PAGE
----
Put a cork in

Roemerwein_in_SpeyerWas it possible to age medieval mead and beer? The oldest bottle used to store, presumably, an alcoholic beverage was discovered in 1867 in a 350AD Roman noble’s grave near the German city of Speyer. It was stoppered with a seal of hot wax and is still liquid after all this time. As historic glass was too fragile, the norm for storing and transport was first ceramic vessels like the amphorae and later wood barrels.

Not until the invention of the coal burning furnace in the 17th century did the hotter temperatures allow for a darker, thicker, and harder to break glass suitable for storage and transport, especially after the rediscovery of the cork. Before the cork wine had already been bottled in glass for a few decades, but stoppered ineffectively for carbonation or longer term storage (as attested by many a wine cellar worker with only one eye), for instance with wooden pegs wrapped in hemp soaked in olive oil. It is doubtful such a closure would withstand the carbonation pressure of two month old working mead “soe makes it brisker” without loosing its cap.

The invention of the cork as a bottle stopper is often contributed to the French Benedictine monk Dom Pérignon who was the cellar master of Abbey Hautevillers from 1668 to 1715. The myth goes he met two Spanish monks on their way to Sweden whom stopped at the Abbey of Hautevillers in northern France and was inspired by their water gourds stoppered with cork from Catalonia. Except the Duke of Bedford’s household accounts for March 25, 1665 clearly list the purchase of champagne wine, glass bottles and cork; three years before Dom Pérignon entered the monastery.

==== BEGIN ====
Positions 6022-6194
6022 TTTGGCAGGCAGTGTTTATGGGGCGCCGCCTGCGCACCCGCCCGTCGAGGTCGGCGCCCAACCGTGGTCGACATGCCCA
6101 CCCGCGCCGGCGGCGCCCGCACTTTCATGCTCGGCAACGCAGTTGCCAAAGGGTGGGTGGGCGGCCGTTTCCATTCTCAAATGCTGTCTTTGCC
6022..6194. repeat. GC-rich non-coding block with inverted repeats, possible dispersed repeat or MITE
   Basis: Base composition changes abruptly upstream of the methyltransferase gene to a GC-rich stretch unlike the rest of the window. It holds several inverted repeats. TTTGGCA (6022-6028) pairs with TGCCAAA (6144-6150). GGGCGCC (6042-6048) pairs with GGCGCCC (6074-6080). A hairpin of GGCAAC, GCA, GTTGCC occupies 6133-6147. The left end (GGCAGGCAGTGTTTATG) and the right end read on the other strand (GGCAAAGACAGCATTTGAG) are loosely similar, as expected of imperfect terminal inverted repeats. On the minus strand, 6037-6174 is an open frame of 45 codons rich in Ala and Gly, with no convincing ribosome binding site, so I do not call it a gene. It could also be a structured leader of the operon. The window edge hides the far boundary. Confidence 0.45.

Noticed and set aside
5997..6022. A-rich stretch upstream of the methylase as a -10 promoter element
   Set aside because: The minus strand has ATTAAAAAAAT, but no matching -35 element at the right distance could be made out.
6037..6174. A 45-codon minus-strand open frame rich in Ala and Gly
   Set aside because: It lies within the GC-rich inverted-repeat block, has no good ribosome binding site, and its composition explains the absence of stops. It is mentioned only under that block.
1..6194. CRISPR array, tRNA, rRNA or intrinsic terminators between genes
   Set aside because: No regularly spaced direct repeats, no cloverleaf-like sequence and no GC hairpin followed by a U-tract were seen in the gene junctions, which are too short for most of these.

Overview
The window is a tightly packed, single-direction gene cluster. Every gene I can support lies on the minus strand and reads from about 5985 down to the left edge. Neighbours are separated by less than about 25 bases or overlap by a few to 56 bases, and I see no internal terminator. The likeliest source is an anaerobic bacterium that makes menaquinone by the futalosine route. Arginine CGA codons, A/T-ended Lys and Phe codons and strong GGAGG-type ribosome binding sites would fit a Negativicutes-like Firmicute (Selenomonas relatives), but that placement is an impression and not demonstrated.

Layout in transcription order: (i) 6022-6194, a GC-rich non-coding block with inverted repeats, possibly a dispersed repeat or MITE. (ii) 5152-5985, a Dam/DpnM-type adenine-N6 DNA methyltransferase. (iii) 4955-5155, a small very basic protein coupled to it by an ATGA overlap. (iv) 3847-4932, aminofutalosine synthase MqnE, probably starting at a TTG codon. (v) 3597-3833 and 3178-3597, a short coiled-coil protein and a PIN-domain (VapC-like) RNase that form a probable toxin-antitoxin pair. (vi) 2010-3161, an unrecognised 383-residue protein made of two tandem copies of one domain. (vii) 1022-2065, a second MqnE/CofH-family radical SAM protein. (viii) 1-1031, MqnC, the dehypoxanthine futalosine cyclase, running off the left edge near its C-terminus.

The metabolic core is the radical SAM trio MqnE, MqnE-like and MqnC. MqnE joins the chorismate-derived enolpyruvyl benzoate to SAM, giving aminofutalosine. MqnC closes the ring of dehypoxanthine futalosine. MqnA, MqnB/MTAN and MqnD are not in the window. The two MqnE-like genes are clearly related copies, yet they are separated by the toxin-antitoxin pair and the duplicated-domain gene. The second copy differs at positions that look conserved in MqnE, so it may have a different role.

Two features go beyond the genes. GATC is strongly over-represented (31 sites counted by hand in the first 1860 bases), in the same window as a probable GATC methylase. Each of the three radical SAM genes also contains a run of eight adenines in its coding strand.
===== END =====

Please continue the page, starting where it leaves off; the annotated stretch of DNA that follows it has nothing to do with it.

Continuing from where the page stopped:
Interestingly, the use of cork to close wine jugs was widely practiced in Antiquity: the earliest evidence of the use of cork to seal an alcoholic beverage container is from the early 5th century BC in Athens . The technique seems to have been lost in conjunction with the use of oxygen impermeable ceramic amphorae; a perfect combination to make it possible to store and age wine. Throughout the Dark Ages to the Renaissance, aged beverages were an oddity as storage and transport used (oxygen permeable) wood barrels. When the new years’ batch of French wine would arrive in English port, the barrels leftover from the previous year would be put on sale, to make room for the better, fresh wine.



  • McGovern, Patrick. Uncorking the Past. The Quest for Wine, Beer, and other Alcoholic Beverages. California: University of California Press, 2009 (p. xiv)
  • Taber, George M. To cork or not to cork. Tradition, Romance, Science and the Battle for the Wine Bottle. Scribner, 2009 (p. 14)
  • http://www.wallafaces.com/a-history-of-the-glass-wine-bottle/

“The keeping of the stuff” (yeast) by German brewer Kobrer in 1581.

This bit of translation from an early Renaissance German brewing text is extremely interesting as it seems to describe, in quite some detail, the drying of yeast from lees and berm, and the reconstitution of this dried yeast for a new brew. This technique is very similar to yeast storage techniques as described by Professor Odd Nordland. He traveled into the Scandinavian back country to interview the local farmers and brewers about their traditional brewing techniques which were thought to go back centuries. He located a yeast log with the date 1621 inscribed in the bottom but was not able to conclusively date the technique back any further.



Fig. Carved yeast log from Morgedal, Telemark, dated to 1621.
From Nordland 1969.




Kobrer (Cobrer), Christoph. Gründliche und Nütze Beschreibung der Weinhawer und Bierbrewer-Practick  und der ganzen Kellermeister-Kunst. Burger, 1581.

The 20th Chapter.
One should and may keep the stuff for brewing [alternate: brown] and white beer and reuse.